Open fields, like those at the former Wisley airfield, tick many of the twenty boxes above. Yet plans for 2,000 new homes there have provoked far less controversy than for 400 on a derelict urban site in North Street.

Why? Because nature provides most of the twenty ecosystem services listed for free. They therefore count for too little in many people’s minds and are easily squandered, even though they make up much of society’s true wealth.

They deserve to be treated as quantifiable, investible assets whose inclusive value down the generations often outweighs mere bricks and mortar. When will public and planners start to recognise and evaluate them properly?

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Responses to Opinion: 20 Reasons Not to Build on Green Fields

  1. Jules Cranwell Reply

    January 27, 2023 at 8:23 am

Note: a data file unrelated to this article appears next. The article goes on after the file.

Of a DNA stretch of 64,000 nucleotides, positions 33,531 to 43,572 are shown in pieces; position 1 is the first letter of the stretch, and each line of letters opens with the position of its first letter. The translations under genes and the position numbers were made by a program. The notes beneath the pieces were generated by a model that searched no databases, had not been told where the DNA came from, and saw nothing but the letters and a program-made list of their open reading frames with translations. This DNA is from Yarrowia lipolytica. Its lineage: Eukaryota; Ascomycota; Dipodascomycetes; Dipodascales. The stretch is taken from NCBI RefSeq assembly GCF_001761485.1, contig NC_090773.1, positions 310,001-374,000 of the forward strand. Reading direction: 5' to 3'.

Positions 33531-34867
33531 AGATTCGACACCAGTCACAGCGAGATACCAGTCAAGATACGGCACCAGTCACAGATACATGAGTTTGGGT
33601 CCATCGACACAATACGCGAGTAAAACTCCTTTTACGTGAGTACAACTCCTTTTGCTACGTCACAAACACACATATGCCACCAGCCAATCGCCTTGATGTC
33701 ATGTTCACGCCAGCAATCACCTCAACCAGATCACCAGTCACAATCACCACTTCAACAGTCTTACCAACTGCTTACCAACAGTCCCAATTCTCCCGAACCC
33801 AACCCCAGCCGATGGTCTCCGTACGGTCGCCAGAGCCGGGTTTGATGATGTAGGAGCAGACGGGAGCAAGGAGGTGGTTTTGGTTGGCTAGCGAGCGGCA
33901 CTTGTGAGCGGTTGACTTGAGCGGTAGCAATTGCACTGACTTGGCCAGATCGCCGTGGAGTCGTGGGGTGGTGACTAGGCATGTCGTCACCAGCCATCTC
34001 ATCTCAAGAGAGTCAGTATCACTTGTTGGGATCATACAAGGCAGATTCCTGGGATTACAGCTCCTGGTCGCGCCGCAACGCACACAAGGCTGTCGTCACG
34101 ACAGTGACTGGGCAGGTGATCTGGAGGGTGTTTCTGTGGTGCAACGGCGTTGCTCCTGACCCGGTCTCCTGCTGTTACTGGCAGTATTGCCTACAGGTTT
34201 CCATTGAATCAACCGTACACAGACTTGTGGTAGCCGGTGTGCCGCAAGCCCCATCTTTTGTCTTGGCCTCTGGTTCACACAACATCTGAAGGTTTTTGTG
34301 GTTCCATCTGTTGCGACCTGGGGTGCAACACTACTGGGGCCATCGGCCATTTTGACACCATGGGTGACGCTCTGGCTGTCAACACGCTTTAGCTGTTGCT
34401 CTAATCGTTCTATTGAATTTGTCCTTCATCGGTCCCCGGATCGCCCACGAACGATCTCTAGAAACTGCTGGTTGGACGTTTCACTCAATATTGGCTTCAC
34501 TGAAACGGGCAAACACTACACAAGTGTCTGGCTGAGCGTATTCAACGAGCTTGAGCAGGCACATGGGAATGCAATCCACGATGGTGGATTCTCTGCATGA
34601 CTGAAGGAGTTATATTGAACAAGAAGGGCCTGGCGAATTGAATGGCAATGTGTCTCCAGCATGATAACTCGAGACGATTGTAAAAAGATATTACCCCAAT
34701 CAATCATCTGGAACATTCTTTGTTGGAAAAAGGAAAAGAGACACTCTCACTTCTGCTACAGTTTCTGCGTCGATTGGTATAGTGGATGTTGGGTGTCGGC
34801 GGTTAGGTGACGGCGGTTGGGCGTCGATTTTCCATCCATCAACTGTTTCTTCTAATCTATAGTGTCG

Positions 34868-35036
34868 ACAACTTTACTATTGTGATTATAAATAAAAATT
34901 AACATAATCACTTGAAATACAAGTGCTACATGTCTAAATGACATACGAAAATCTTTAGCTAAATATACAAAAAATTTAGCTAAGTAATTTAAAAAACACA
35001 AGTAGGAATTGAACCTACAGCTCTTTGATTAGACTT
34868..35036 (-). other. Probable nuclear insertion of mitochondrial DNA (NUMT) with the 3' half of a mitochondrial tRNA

Well, I can’t argue with any of that. I can’t see that anyone could, apart from the Tory group which handed down their despised Local Plan in their death throes.

    On point 19, Public Health and Wellbeing. A recent report illustrated the benefits of green spaces to mental health, particularly of the young. Their mental health problems have increased out of recognition in recent years. Destroying even more green spaces can only exacerbate the issue.

  2. A Walker Reply

    January 27, 2023 at 1:55 pm

    There won’t be any young people left in Surrey if there are no new houses built for them to live in.

    • Jules Cranwell Reply

      January 28, 2023 at 3:48 am

      Mr Walker needs to come and look at the houses being built on what used to be green belt. They are all executive homes. None are affordable as first homes for the young, or for key workers.

  3. David Roberts Reply

    January 28, 2023 at 3:44 pm

    Why can’t more young people afford to live in Guildford? Because it’s cheaper for developers to build big houses in the countryside.

    The Tory Local Plan colludes with them in this. But most young people want to live in town where the jobs and infrastructure are. Hence big new housing estates are appearing in the Horsleys while North Street is refused planning permission.

    This is all back to front. There will be no financial incentive to regenerate the town until the countryside is put off limits.